UNICEF Aotearoa Whistle Blowing / Protected Disclosures Policy
This policy sets out the principles and process for addressing complaints of serious misconduct/wrongdoing involving other employees or management, and the protections that will be afforded anyone who makes such complaints, providing they are in good faith.
Misconduct/wrongdoing on the part of other employees
If you feel there has been any serious misconduct or wrongdoing on the part of another employee or management, you must report this as soon as possible to senior management.
Serious wrongdoing (as defined in the Protected Disclosures Act 2000) includes the following:
- an unlawful, corrupt, or irregular use of funds or resources of the organization; or
- an act, omission, or course of conduct that constitutes a serious risk to public health or public safety or the environment; or
- an act, omission, or course of conduct that constitutes a serious risk to the maintenance of law, including the prevention, investigation, and detection of offences and the right to a fair trial; or
- an act, omission, or course of conduct that constitutes an offence; or
- an act, omission, or course of conduct by a member of staff that is oppressive, improperly discriminatory, or grossly negligent, or that constitutes gross mismanagement.
UNICEF Aotearoa considers that an employee’s failure to disclose a conflict of interest may also constitute serious misconduct.
In the first instance all reports and concerns should be made to the Chief Executive Officer (CEO). These discussions will be confidential, taken seriously and acted upon.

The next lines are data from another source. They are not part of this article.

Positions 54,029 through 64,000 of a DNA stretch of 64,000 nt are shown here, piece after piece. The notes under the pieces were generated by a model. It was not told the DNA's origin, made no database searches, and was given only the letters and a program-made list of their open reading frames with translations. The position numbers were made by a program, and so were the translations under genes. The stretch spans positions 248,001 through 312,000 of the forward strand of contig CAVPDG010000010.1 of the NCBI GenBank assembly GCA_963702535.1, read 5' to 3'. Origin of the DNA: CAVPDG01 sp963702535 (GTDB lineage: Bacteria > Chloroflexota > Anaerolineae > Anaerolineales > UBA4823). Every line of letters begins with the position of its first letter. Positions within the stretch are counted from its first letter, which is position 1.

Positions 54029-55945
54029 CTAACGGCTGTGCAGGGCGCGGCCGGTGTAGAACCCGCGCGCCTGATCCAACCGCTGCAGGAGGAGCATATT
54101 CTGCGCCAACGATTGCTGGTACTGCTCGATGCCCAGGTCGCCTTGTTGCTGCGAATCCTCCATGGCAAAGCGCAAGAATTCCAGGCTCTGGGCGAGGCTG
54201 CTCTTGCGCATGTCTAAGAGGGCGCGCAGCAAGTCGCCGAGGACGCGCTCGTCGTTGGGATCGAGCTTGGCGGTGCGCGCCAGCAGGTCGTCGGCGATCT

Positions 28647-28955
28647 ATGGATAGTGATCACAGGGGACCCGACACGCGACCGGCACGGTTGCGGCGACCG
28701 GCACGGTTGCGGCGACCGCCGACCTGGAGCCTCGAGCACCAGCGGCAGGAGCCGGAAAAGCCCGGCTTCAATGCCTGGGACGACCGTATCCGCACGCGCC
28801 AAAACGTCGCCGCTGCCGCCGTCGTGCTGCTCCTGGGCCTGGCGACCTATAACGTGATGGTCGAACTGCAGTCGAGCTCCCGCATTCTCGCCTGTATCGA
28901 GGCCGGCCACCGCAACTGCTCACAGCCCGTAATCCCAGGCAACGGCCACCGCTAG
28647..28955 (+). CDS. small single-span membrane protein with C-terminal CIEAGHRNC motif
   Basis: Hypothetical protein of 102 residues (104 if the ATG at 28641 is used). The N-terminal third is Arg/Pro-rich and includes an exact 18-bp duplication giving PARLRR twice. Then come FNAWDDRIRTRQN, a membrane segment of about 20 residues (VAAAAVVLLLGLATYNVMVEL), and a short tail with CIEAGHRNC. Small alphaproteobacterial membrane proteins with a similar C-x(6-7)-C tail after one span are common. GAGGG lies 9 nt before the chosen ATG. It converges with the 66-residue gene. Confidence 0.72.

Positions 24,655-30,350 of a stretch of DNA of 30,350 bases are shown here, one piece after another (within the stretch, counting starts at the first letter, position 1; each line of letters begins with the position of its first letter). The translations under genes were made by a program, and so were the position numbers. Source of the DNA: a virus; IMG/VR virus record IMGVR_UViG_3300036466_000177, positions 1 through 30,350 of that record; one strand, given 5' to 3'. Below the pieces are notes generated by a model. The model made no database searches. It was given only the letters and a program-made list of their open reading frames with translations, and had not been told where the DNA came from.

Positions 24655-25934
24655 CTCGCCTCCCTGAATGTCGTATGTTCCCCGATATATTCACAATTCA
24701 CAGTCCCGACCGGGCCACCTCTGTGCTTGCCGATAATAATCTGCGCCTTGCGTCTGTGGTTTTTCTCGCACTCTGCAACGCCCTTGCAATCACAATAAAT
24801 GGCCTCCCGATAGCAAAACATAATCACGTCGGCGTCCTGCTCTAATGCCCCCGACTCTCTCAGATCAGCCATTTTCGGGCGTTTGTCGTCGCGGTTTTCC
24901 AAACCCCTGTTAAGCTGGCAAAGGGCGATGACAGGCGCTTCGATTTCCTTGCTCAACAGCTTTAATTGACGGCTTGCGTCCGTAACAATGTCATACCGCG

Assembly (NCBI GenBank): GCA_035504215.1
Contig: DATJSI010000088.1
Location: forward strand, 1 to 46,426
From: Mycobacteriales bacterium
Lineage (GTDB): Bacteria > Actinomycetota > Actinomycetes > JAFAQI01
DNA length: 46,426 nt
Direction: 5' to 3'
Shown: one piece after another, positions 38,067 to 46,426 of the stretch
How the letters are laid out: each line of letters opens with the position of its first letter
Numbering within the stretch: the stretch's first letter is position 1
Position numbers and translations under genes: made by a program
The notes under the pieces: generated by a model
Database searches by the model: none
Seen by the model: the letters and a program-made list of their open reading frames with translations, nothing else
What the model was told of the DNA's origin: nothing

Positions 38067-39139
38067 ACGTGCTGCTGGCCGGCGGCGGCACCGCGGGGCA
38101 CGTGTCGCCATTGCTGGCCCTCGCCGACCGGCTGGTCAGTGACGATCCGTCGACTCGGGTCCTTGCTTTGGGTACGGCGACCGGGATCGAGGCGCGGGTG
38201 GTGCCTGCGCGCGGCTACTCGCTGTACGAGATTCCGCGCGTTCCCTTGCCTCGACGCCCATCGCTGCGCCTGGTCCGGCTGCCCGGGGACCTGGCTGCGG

If the person reporting the serious misconduct or serious wrongdoing believes the CEO is, or may be, involved or that it would not be appropriate to report it to them given their relationship or association with a person who is, or may be, involved, then the staff member should raise the issue with a member of the Executive Team who will determine if the matter should be reported to the Board Chair or Deputy Chair.
Unless a complaint is made in bad faith, management and/or the Board will act promptly to investigate the validity of the matter raised. External expertise may be sought to assist with the investigation.
Any employee who reports or provides information in good faith will be afforded protection from retaliation.
The identity of anyone reporting serious misconduct or serious wrongdoing will remain confidential as far as practicable, having regard to UNICEF Aotearoa’s need to investigate complaints and to the principles of natural justice.
If a complaint is made in bad faith, the complainant may face disciplinary action, including dismissal (depending on the circumstances).
Staff are required to cooperate fully with any audits or investigations that may follow any such reporting.
The person under investigation has the right to an advocate of their choice or to seek professional help to represent their point of view. The process for investigating any complaint will, where appropriate, follow guidelines as for resolving other kinds of employment issues/formal investigations.
If the complaint is upheld against an employee, action by management or the Board could include disciplinary action (including dismissal), depending on the seriousness of the case.
No external disclosure is permitted except in accordance with the Protected Disclosures Act 2000
In case of retaliation
If you have reported or provided information to management on a situation involving serious misconduct or wrongdoing, and you feel retaliation is being taken against youby a staff member, you must report this to the CEO or, in their absence a member of the Executive Team.
If retaliation is perceived to come from the CEO you should approach a member of the Executive Team.